there's a question, I can't really answer for myself. Let's assume,
I've got a rails application for selling cars. A user can create an
advertisement by choosing the corresponding model from a table
"car_models" and then add additional information. The user should
always be able just to _read_ the "car_models" table, not to change
it. On the other hand, there's an assistant who administers the
"car_models" table, adding, changing and removing entries.
So, where we are? We have our "CarModel" controller with its CRUD
methods. And, let's assume, we have a roled based access control
implemented. A normal user is a group member of "STD_USER", for
example. So he may only access the "get" oder "read" methods,
whatever. The assistant however is member of the group "STD_ADMIN",
for example, and has access to all methods of our "CarModel"
Although this looks secure, I must confess, that I am concerned. What
if the RBAC fails for some reasen? What if a normal user gets
accidentally in the admin group?
Wouldn't it be better to separate those functionalities? Let's say:
one administration application and one great wide world application.
I'm not convinced myself. How do you handle this?
I would be very happy about suggestions.
Thank you very much!
Yeah, it's better to separate them, but you're still going to be in
the same boat as before, really: it's going to be down to whatever
qualifier you decide to split the access levels on.
Well it all in relations.
CarModel controller - has in info.
All controller actions regarding this model, is garded by if the user
hence in your user model, you put an bool called "admin".
So all actions in the controller if garded with if @user.admin
For the advertisment you have:
And a belongs_to :carmodel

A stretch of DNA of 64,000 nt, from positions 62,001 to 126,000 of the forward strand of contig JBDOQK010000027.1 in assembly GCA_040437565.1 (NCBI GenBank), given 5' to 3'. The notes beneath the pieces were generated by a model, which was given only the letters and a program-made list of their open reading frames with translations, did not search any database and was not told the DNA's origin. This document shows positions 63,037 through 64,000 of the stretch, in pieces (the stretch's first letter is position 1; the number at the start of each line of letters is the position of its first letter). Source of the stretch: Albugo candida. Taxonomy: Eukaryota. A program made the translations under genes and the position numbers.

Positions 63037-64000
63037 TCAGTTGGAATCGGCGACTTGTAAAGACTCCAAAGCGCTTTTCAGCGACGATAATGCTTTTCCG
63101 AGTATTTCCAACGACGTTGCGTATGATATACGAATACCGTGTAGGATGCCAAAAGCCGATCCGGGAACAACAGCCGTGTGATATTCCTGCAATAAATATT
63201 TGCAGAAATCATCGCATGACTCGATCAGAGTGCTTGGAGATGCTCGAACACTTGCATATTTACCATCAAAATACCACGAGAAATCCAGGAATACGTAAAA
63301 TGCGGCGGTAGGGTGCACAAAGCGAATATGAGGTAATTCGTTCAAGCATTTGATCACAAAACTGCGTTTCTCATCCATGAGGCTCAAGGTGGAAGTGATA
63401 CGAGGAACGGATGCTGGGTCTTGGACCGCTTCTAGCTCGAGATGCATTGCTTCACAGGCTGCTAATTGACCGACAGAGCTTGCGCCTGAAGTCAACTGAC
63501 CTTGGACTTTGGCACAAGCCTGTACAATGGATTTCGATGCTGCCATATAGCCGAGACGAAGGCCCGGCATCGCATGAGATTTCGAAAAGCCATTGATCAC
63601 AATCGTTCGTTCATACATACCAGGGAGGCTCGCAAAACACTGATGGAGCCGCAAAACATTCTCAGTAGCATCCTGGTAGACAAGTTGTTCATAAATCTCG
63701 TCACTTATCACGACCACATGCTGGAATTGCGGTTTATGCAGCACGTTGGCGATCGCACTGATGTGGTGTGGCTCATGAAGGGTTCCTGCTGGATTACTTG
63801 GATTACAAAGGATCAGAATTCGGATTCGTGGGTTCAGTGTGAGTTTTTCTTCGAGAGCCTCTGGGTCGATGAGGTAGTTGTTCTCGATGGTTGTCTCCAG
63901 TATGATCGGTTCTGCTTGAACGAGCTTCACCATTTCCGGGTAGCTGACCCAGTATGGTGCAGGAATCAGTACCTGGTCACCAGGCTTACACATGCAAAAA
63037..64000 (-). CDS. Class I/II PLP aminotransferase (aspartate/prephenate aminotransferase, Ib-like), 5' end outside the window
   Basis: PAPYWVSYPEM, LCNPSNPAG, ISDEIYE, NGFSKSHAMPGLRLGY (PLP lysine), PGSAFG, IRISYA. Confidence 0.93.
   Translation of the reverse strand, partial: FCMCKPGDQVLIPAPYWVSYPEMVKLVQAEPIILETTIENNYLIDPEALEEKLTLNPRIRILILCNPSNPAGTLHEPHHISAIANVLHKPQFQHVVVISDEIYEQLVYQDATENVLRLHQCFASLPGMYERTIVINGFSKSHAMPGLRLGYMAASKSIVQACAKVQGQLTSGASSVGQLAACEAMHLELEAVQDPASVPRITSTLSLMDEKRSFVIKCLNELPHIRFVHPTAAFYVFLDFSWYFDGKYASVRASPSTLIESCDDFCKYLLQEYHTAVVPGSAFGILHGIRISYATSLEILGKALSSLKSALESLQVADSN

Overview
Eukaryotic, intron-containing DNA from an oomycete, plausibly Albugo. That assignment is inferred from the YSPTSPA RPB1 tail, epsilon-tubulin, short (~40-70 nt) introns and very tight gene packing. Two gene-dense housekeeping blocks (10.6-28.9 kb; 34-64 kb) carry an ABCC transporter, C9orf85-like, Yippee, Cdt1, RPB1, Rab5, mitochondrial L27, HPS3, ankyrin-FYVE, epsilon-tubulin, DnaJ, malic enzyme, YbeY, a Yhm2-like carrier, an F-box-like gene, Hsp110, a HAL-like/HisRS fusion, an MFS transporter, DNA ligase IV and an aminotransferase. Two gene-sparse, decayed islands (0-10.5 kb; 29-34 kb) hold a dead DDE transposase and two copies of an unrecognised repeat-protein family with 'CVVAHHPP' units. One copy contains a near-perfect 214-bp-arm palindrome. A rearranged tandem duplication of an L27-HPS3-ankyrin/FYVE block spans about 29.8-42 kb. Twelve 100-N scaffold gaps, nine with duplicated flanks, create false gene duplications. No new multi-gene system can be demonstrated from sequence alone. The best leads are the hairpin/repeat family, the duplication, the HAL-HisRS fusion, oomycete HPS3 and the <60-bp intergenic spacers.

-----lots of extra info.
I use Goldberg (http://wiki.github.com/urbanus/goldberg) to manage
this situation. It's possible to restrict access to controllers/
actions by roles. So you can forbid edit/update to normal users (or on
the other hand, forbid everything then allow only view for normal
But anyway, you are not protected against a configuration mistake or
any security bug...
I use this approach, too. Moreover I like to separate all admin
controllers in their own namespace. Unfortunately in version 2.2
creating scaffold in namespace creates tables with admin_ (if
namespace is admin) prefix which is annoying and looks to me as a
Also in your controller you can put:
where require_admin is a method defined in your application.rb and
returns true if current user has admin flag set.
You can use before_filter in another way to require admin just for
before_filter :require_admin, :except => ['index']
before_filter :require_admin, :only => 'destroy'
By "this approach" I meant the one Svend gave :-), not the one with
not the one with
I think it's better to group the security concerns in the same place
(ie. in golberg) rather than spread them amongs different
But whatever, the both rely on the skills of the coder!